Life rarely brings what you expect of it. And cycling around the world is no different. How could it be?
From our desks in London, how could we have imagined the places we'd see and the people we'd meet?
We could never have predicted entering a stranger's house and finding it littered with ammunition, gun parts, shotguns and semi-automatic weapons, nor that said stranger would make a mean souffle. If you'd asked me if we were going to Korea I'd have laughed and said 'Have you looked at our map? It's not exactly on route.' But, I'll tell you what, they've got the best damn cycle lanes in the world and some pretty good food to boot. And dogs, who knew that the world over they hate cyclists so much or that really it's the chase that gets them excited and all you need do is stop cycling?
People told me that people were kind to people travelling, but it's hard to believe until you see it for yourself. The Albanian family who kept shaking their heads when we asked for help, yet proceeded to act with kindness until their English speaking daughter explained that, in Albania, shaking means yes and nodding no. The Greek monk with his long robes, long beard and long beads, looking terribly serious until the moment he presented us with two giant Cornettos and a big grin. The Turks with their hot, black tea and never ending delicious dishes, inviting us into their homes, night after night after night after night while our tent lay unused at the bottom of a pannier somewhere. The Bhuddist monks in vibrant orange, playing on Facebook and hooking us up to temple wifi. The Texan sheriff who kept his little town safe from drug dealers and us safe from the elements in his spare room, complete with well stocked DVD player. More than half of all nights on the trip we slept in the home of a stranger. So let me tell you now what they used to tell me: people are good.
I suppose I could have guessed that I would crash at some point but not in the first week. And not at 1 mile an hour. And not that it would involve a spontaneous commando roll from the saddle of my bike onto the muddy floor in which my tyres had got stuck. My next crash, on a 30 mile an hour descent of a Macedonian hill through a pot hole and gravel would elicit nightmares after the event but certainly not before.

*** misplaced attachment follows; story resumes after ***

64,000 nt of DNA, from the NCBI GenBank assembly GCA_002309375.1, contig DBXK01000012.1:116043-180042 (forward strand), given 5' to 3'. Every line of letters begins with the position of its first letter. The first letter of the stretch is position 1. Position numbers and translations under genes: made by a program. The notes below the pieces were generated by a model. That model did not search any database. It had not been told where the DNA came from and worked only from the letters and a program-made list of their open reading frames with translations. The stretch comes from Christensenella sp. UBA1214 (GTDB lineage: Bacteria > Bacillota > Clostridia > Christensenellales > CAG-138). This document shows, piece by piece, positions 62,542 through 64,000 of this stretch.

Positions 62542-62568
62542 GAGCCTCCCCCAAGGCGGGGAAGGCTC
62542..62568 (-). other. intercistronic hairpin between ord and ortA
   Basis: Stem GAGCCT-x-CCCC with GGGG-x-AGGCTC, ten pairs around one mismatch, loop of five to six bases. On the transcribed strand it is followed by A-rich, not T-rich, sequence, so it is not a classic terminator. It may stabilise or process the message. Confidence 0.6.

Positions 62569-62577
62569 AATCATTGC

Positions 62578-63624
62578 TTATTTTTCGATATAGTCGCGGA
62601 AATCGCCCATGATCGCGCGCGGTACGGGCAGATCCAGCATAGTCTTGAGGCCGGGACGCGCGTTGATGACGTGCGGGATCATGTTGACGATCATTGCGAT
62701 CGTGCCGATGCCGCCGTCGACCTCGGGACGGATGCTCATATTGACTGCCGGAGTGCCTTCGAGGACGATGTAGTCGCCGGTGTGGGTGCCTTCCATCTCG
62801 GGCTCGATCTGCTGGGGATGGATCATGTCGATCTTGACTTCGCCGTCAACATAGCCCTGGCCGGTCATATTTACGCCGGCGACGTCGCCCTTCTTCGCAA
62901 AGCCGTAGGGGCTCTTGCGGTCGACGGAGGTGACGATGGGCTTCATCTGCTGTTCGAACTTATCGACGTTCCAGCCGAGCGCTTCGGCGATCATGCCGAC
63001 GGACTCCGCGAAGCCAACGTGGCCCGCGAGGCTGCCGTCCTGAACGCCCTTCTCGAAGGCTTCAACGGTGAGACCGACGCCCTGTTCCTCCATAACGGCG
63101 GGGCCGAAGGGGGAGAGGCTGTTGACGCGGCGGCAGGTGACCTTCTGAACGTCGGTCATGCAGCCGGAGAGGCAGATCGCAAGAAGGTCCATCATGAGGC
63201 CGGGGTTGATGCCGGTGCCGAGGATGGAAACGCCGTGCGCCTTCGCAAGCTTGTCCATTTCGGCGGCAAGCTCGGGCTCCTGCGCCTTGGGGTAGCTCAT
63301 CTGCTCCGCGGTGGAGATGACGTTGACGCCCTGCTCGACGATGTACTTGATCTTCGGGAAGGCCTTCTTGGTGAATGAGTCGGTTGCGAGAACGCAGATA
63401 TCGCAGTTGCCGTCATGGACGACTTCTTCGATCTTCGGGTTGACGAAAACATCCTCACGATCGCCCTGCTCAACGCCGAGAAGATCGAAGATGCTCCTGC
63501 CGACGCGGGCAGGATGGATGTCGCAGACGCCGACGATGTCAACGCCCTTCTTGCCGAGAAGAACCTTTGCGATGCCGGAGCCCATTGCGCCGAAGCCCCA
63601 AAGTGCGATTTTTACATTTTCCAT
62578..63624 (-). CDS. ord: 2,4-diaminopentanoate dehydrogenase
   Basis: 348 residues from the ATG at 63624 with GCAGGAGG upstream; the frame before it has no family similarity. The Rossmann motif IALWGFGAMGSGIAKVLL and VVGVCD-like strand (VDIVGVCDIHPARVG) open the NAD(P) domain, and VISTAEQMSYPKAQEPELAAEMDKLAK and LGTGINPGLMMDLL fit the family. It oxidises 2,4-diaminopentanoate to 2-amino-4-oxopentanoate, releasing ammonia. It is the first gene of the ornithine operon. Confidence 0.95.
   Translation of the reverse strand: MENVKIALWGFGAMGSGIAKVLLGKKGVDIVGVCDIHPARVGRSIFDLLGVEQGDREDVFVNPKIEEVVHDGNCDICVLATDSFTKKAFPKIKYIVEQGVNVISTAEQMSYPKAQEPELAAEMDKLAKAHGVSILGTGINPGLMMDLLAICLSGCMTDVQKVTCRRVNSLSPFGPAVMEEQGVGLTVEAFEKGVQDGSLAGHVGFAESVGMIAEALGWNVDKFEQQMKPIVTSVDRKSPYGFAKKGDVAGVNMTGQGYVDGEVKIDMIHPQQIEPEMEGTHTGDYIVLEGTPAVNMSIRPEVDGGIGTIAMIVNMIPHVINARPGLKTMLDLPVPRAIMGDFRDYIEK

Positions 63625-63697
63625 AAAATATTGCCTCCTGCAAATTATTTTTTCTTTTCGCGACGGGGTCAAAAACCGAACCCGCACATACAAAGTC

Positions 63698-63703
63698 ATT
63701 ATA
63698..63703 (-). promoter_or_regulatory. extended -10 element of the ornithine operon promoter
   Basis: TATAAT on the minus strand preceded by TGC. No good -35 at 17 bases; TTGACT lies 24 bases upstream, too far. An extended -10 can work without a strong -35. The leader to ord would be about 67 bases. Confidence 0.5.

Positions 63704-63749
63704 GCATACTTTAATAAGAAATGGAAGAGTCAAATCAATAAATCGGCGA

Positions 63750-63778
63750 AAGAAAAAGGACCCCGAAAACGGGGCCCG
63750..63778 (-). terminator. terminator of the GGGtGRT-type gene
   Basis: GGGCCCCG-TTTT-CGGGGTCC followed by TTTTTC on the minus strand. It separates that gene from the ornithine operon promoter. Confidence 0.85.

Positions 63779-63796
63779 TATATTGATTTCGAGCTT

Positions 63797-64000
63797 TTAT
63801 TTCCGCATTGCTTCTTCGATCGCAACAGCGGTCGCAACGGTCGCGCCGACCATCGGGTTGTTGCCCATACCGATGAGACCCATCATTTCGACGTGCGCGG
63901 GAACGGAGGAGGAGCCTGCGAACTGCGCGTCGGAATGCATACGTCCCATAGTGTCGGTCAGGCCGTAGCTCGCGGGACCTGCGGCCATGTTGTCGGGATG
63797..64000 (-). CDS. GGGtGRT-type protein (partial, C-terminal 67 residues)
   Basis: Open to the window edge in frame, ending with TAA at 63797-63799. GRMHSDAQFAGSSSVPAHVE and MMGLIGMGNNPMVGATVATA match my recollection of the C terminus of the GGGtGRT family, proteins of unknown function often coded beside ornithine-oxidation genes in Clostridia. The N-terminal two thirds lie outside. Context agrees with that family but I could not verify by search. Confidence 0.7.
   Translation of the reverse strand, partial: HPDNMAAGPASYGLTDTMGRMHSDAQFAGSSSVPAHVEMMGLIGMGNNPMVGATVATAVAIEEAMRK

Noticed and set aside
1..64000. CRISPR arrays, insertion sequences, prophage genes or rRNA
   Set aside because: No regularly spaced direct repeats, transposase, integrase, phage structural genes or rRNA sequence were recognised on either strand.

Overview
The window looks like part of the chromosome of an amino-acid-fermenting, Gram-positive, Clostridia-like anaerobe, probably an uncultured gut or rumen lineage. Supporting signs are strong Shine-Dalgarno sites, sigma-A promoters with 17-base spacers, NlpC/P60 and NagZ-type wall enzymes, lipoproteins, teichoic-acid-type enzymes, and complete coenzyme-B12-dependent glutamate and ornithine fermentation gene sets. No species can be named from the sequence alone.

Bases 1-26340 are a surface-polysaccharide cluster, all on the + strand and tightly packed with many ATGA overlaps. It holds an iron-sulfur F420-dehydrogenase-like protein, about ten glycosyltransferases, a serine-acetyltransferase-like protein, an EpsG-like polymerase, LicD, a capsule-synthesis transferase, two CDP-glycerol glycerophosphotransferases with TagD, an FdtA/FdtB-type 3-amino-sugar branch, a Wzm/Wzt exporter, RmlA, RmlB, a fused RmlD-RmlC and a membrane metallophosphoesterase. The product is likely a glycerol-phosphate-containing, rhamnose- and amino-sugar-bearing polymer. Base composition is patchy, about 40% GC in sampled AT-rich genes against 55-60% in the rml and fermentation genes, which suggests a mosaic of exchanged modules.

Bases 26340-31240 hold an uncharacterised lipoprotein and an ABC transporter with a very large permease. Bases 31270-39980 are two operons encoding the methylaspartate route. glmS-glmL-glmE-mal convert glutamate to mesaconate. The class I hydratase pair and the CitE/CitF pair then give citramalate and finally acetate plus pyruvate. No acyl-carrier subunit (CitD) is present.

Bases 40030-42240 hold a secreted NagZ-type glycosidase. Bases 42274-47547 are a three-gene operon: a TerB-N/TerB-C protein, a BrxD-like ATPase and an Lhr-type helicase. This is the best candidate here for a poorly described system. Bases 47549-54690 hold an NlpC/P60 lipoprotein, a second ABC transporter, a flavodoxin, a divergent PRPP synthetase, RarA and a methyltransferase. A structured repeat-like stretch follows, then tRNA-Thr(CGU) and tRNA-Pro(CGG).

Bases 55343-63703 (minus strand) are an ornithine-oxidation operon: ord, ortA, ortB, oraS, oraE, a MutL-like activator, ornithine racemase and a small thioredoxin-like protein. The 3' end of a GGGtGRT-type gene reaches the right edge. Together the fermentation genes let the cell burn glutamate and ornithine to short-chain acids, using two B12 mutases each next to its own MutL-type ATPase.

I also never dreamed that the world could be so beautiful. Armenia, I cursed your hills on my bike but I loved them all the same. India, I can't mention your colours for fear of being predictable but they really were rather good. Georgia, your architecture is as whacky as your alphabet and all the better for it. Vietnam, you are chaotic and you are wonderful. And we all know America for so many things but it's easy to forget that it's a big country and a beautiful one too.
We might have envisaged encounters with the police but probably not that they might occur in an Iranian nuclear facility. And certainly not that the main area of interest from said police would be which particular British football team we supported and our thoughts on former Manchester United manager Sir Alex Ferguson. If we'd pictured being flagged down by armed police shortly after yet another military coup in Thailand, the image probably wouldn't have involved so much back slapping and the exchange of electrolyte replacement drinks on such a sunny day. And if you'd told me we'd spend a night in jail, I might have been horrified but, knowing as I do now, that it came as an open invitation to avoid a soggy night in the tent, I can see how welcome it would be.
Cycling around the world is not at all like what you'd expect. How could it be?
Tim and Laura Moss recently spent 16 months cycling 13,000 miles around the world through 27 different countries. They rode Ridgeback Panorama bikes with Brooks B17 saddles, Brooks Leather Bar Tape and Brooks Lands End & John O'Groats panniers.
Tim continues to write about his adventures at www.thenextchallenge.org
Laura is organising a new Cycle Touring Festival: www.cycletouringfestival.co.uk